| Photo: travelbex, Flickr.
It can be tough for restaurateurs to turn a profit and Slashfood has uncovered some of the ultra-dirty deeds even the best restaurants commit in order to pinch pennies.
Read on for 10 true stories about the subtle, sneaky and sometimes downright disgusting ways restaurants cheat to save a buck -- and how you might be paying the price.
10. Using Cabbage in Place of Seaweed
Says a former maître d' at an expensive Chinese restaurant known for its celebrity clientele: "The owner figured his customers knew nothing about Chinese food (he was right) and was a genius at saving money. A specialty supplier used to provide edible seaweed for the popular seaweed appetizer, but when that got too expensive the boss began experimenting.
"The 'seaweed' on the menu ended up becoming thin strips of cabbage leaf, deep-fried, and then rolled in equal amounts of salt and sugar. It's possible even cardboard would taste good if prepared like that, but the dish remained a bestseller."
9. Deep-Frying Everything
But that's not all! At the same celebrity-friendly restaurant: "In addition to the 'Chinese seaweed,' the other two most popular dishes on the menu were a 'Mongolian lamb' main course and caramelized banana dessert," the insider says.
"Often a diner would order all three, and not realize that every item was cooked in exactly the same deep-fry basket. Although the restaurant denied the lamb was fried, in fact the cabbage (ahem, 'seaweed'), lamb shank and sugared banana would all go into the same oil."
8. Substituting Top-Shelf Alcohol with Generic Booze
One of the most common scams at restaurant bars is to replace premium vodka with generic brands, subscribing to the theory that most customers can't tell the difference. (We know of one restaurant which even did that with Scotch, but experienced whiskey drinkers could often tell and the scam was not so effective.)
A New York City bartender says, "The way of doing that is to start them on the bad vodka right away. You can't sub it in once they started drinking the top shelf brands or they'll notice. But if you serve the cheap stuff from the beginning they never know."
7. Topping Pitchers of Beer with Seltzer Water
Don't think the fiddling is restricted to top-shelf liquors, either. "In sports bars that sell pitchers of beers, the thing to do is to top the pitchers off with seltzer after the table has ordered like the third one," a source says. "The drunker the guys, the more seltzer they get."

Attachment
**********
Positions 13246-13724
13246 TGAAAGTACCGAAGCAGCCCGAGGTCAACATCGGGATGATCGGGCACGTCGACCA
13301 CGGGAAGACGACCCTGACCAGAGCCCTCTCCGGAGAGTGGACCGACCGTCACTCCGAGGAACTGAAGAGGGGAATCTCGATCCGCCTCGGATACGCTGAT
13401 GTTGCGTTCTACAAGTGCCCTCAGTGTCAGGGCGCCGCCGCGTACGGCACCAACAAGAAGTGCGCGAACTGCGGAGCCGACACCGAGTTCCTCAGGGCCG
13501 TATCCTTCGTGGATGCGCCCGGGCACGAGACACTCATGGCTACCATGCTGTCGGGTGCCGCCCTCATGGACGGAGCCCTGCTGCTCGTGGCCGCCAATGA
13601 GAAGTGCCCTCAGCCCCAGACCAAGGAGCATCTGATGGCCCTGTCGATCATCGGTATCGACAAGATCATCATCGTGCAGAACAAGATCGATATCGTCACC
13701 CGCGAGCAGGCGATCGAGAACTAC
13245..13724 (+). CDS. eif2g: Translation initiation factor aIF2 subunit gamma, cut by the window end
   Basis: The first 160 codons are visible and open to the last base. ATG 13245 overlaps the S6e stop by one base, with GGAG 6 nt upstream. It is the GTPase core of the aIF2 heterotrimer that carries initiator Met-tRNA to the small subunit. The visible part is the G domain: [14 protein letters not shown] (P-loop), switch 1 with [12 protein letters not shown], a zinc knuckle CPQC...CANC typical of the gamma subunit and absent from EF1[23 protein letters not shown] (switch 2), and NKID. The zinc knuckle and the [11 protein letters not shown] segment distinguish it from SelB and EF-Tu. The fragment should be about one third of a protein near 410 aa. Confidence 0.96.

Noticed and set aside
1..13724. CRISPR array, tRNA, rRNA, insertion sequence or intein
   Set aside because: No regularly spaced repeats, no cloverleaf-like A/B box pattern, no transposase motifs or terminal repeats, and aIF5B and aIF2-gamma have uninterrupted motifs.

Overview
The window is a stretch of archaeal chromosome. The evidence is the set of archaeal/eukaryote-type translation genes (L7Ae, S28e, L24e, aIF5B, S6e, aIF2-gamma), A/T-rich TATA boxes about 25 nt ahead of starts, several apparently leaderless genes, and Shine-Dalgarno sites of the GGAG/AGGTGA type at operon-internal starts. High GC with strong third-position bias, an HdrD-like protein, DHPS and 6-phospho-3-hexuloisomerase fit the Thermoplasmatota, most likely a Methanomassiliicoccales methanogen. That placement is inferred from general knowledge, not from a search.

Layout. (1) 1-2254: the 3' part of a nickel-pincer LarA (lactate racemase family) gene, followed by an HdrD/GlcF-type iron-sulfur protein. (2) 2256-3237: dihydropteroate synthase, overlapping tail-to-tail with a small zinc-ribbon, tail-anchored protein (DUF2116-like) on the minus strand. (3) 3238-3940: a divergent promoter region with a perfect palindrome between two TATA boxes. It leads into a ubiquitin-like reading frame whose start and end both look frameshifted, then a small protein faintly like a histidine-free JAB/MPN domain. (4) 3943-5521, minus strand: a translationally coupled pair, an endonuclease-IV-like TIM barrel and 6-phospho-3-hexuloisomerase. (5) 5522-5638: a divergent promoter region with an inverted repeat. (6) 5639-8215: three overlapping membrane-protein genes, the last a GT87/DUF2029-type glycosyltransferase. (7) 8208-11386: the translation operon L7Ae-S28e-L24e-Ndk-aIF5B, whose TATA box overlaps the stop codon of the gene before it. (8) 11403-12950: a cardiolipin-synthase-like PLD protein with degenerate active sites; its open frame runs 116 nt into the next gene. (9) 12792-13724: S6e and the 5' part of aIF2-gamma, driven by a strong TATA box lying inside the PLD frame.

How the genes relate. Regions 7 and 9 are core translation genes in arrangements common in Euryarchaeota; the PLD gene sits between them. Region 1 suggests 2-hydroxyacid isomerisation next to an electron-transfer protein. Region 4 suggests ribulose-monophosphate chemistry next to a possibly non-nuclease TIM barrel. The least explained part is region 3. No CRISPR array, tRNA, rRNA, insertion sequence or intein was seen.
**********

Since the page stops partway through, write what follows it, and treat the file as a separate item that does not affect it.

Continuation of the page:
6. Refilling Pricey Bottled Waters with Tap
It turns out not all water bottles are created equal. You might already suspect that some restaurants refill water bottles with tap water, but some places turn it into an art form. "Where I worked we served Voss water because it has the easiest screw top to re-seal," a waitress says. "You can't do that with the brands that have a bottle cap."
5. Recycling Baskets of Chips
One diner at a landmark cafe in Bethlehem, Pa., reported digging in to some bagel chips and finding they contained old pineapple rinds.
"Someone else got served the chips, didn't eat them all, threw their rinds from some other dish into the basket, the waiter picked it up without looking and threw more chips on top and re-served it to us," the customer claimed on an online ratings Web site. "Yeech!"
Management didn't seem to care and the patron says "they were trying to economize their chip ration, and it was probably standard practice to re-use uneaten chips."
4. Serving Rotten Meat
A steakhouse employee in New York says that sometimes not all the meat is as fresh as it should be. "It's an old trick to keep the steak that's past its prime and wait until somebody orders it well done or medium-well," the insider says. "The more you cook the meat, the more you disguise its flavor. When I'm eating out I never order anything higher than medium rare, because I know how the kitchen gets rid of bad meat."
3. Using Fake Creamer
A former waitress at an upscale restaurant in Philadelphia reports that one of the daily duties of staff was to mix a large pot of non-dairy, powdered creamer. When coffee or tea was ordered, the small milk jugs were to be filled halfway with fake creamer, and then topped off with the more expensive real milk.
2. Serving Caffeinated Coffee as Decaf
If your body has a problem with caffeine, it might be safer to make your own coffee at home. The same Philadelphia source also reports coming back to the kitchen with a cup of regular coffee when an elderly customer had requested decaf. "The head waiter took the cup from my hand, handed it right back to me and said, 'There -- now it's decaf,'" she says.
1. Souping Up Big Ticket Items
The most shocking story came from an internationally well-known West Coast restaurant -- trust us, you've heard of this place. Part of the shtick of this very fine-dining establishment is the presentation of a truffle at the table, so that customers have the opportunity to order some (super expensive) shavings to be added to their food. But while white truffles are more expensive than black truffles, their aroma is more subtle, meaning that they make less of an impression when presented during the sales pitch. "What the staff would do is add black truffle oil, which is more pungent, to the white truffle, to give it more 'pop,'" the insider says. "It's an absolute no-no to do, especially at those prices. But who's going to know?"
Got a gross-out restaurant kitchen tale you've been dying to tell? Share it in the comments below and we'll round up the best ones for a future post.
Ben Widdicombe is a former gossip columnist for the New York Daily News and Star and can be found dishing the dirt on fashion celebs at Stylelist.com. Click here for more annoying restaurant trends.